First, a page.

Courses & Curriculum
Offered on-campus & online: fall, spring, summer
This course is an introduction to national and California state government. Topics examined include the constitutional foundations, the institutions and structures of government, and the politics in government including the role of interest groups, political parties, the function of campaigns and elections, and policymaking. Throughout the course, students will consider important issues facing democracy in the United States.
Students in this course will be introduced to theories of international relations and use these theories to examine the international political system and its actors. Students will look at debates surrounding the role of the nation-state in the 21st century, the power of non-state and sub-national actors in topics such as war, peace, diplomacy, human rights, environmental issues, international law, and the international political economy.
Sociological analysis of race, and ethnicity, and examination of the cultural, political, and economic practices and institutions that support or challenge racism and inequality. This course explores the historical and contemporary interactions between various racial and ethnic groups using sociological perspectives and political theories. Cross-listed with SOC140.
An introduction to political science that explores the development of political science as a field of study by looking at the subfields within political science, its theoretical foundations, and the basic political concepts and methods used to examine political systems, structures, institutions, political ideologies and political behavior.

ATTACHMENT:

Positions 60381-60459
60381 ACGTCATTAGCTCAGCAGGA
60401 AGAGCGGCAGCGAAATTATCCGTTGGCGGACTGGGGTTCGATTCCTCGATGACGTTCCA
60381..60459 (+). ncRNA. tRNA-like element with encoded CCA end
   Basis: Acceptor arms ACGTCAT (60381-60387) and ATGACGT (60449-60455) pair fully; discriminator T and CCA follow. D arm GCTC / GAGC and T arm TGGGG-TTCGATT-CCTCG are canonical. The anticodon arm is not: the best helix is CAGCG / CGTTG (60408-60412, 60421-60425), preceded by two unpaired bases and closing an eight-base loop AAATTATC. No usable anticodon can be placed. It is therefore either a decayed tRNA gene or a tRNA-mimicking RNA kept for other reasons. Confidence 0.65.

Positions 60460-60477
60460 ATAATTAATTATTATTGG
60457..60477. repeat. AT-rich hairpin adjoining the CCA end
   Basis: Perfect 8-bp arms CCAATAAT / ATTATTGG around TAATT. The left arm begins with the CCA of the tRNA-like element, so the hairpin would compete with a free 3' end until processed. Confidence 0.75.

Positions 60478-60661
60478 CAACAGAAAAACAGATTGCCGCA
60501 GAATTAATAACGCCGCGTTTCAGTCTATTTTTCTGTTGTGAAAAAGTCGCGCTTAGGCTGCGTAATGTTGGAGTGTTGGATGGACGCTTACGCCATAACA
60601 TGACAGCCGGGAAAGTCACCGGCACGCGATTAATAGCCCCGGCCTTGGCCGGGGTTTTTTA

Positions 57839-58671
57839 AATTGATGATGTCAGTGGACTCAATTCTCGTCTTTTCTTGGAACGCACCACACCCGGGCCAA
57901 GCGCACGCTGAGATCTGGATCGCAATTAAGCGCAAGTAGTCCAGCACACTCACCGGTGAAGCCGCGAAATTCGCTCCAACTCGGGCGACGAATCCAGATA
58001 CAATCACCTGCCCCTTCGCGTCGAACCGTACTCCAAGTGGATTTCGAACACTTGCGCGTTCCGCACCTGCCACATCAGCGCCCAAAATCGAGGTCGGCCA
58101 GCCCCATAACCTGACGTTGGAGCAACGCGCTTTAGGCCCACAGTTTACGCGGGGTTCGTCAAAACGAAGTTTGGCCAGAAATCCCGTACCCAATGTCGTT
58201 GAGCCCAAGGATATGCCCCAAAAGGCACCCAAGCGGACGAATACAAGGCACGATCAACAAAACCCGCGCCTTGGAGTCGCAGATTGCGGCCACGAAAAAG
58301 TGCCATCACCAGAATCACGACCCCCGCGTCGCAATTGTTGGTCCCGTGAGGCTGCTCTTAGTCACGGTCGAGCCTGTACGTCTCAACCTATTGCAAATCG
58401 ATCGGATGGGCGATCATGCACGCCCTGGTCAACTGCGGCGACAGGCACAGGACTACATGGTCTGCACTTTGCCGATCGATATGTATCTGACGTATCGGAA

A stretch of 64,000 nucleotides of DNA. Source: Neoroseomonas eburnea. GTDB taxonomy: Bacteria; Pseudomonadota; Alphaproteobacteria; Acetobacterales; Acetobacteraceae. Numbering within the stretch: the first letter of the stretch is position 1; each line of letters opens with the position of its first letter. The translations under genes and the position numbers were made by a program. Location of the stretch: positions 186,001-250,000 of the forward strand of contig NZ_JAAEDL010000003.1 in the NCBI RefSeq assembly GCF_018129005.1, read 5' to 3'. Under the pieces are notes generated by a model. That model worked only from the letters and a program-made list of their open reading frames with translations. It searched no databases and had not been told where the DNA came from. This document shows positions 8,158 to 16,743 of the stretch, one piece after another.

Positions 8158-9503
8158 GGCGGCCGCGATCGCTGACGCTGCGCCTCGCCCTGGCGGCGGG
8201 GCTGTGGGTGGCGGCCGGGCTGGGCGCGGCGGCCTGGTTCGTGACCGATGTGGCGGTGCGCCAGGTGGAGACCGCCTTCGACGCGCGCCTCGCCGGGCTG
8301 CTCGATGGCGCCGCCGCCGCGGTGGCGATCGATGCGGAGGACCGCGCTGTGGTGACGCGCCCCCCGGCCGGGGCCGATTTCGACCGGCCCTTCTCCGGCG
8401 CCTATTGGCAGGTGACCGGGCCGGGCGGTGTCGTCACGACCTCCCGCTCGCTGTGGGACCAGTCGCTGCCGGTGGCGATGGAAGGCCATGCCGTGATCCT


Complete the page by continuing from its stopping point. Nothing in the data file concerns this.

Students in this course will be introduced to the processes and structures of globalization that make the world more interconnected. Using theoretical perspectives and debates around globalization, students will delve into topics such as colonialism; political economy; economic and social development; the migration of people and ideas; environment and development; tourism; and responses to globalization throughout the world. Cross-listed with SOC160.
We will engage in a comprehensive analysis of the laws and policies that affect water, land, air, fire, wildlife, and vegetation in the American West. The class will examine the federal land management agencies (history, mission, policies), and issues specific to wilderness, wildlife, timber, grazing, water, and mining. While the primary focus is on the western U.S., some discussion of global issues will occur. The course examines policy strategies and outcomes, ethical and economic debates, political controversies, lawmaking and enforcement, and role of key players. Cross-listed with ENVR 180.